Is “To Dwell” a Success Term?

by C.S. Lammer-Heindel

Last month, a colleague and I delivered back-to-back papers at our institution’s annual symposium. He happened to address Heidegger’s use of the term “to dwell,” and I happened to address Levi Bryant’s use of the same term. It became apparent that whereas I (following Bryant) conceive of dwelling as a term that describes the way in which all beings exist, my colleague (following Heidegger) interprets it as a success term: to dwell is to achieve a particular way of being.

The discussion highlighted the extent to which I need to further familiarize myself with Heidegger, but it will be awhile before I have the opportunity to do so. In the meantime, I’ve been reflecting on the tension between our perspectives.

The obvious benefit of interpreting dwelling as a success term is that it straightforwardly serves as a kind of moral telos—that is, something to aim at. But I wonder whether my interpretation of it as ontologically descriptive, rather than prescriptive, can also be put to moral use?

It happens that I recently finished teaching a course pertaining to ancient Stoicism, and as I’ve puzzled over this question, I hit on an analogy from the Stoics. They held that all things have a logos, which accounts for each thing being what it is. Human beings, for example, are matter with a human logos and an oak tree is matter with an oak logos. But all things also are part of greater wholes, which themselves have logoi of their own, which impinge on the being of the things that constitute the whole. The universe, the “one that contains the many,” is itself structured according to the supreme Logos, which Seneca refers to as “Creative Reason” (Letter 65) and the existence of various particular things unfolds in accordance with this Logos. The relevant point is that this doesn’t prevent the Stoics from having a robust ethic: although we never really fail to live in accordance with the Logos (Creative Reason), we can do so more or less consciously and in ways that contribute or fail to contribute to the achievement of oikeiosis—a sense of “being at home” with other beings, and especially other human beings.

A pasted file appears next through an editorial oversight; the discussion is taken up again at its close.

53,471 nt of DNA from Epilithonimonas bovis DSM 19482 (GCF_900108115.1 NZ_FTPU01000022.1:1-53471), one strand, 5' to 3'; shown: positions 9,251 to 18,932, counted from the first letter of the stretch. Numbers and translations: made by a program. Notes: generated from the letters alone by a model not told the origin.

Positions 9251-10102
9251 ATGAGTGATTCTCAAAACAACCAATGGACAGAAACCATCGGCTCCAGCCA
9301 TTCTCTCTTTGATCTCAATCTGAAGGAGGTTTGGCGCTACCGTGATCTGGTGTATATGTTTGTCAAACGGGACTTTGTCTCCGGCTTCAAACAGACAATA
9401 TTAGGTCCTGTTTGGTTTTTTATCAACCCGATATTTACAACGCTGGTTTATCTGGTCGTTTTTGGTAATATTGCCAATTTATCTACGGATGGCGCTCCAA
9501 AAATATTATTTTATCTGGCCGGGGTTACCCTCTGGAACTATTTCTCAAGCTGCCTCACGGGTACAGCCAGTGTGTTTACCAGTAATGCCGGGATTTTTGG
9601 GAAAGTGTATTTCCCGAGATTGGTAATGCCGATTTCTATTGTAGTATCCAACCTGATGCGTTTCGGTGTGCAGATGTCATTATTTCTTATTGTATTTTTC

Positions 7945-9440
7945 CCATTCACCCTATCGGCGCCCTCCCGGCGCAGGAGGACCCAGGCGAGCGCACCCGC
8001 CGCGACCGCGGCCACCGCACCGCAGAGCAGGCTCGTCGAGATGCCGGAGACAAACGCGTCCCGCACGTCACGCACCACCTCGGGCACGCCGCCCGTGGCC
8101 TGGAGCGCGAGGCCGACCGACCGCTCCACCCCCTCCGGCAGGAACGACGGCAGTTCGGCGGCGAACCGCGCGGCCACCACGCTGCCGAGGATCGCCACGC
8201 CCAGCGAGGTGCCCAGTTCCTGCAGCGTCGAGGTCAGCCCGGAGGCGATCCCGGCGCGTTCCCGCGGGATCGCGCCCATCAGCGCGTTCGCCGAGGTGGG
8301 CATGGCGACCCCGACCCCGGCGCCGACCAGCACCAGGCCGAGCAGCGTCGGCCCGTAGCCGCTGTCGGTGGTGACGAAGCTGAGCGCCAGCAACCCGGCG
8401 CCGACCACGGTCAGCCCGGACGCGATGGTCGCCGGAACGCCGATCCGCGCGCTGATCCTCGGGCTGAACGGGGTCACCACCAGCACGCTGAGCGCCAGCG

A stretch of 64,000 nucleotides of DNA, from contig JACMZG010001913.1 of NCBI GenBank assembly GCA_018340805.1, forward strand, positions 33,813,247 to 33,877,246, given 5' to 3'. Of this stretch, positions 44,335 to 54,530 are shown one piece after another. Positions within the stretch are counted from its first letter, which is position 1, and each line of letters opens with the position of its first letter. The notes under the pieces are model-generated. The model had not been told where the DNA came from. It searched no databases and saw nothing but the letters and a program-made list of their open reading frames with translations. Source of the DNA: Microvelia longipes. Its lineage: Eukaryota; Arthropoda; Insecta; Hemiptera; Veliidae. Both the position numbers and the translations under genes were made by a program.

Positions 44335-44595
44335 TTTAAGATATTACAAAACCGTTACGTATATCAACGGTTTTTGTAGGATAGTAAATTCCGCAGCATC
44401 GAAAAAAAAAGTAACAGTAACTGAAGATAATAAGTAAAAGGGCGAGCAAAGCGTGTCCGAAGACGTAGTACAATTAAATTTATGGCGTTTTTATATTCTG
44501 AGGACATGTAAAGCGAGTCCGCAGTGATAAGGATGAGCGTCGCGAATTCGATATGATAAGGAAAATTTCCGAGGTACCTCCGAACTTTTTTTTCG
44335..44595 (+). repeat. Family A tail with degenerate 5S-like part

Perhaps what I’ve been struggling with is the distinction between conceiving of dwelling as the inescapable “always already” aspect of our being, on the one hand, and the conception of it as something analogous to oikeiosis, on the other hand. Perhaps an object-oriented ontology could benefit from rehabilitating this Stoic notion.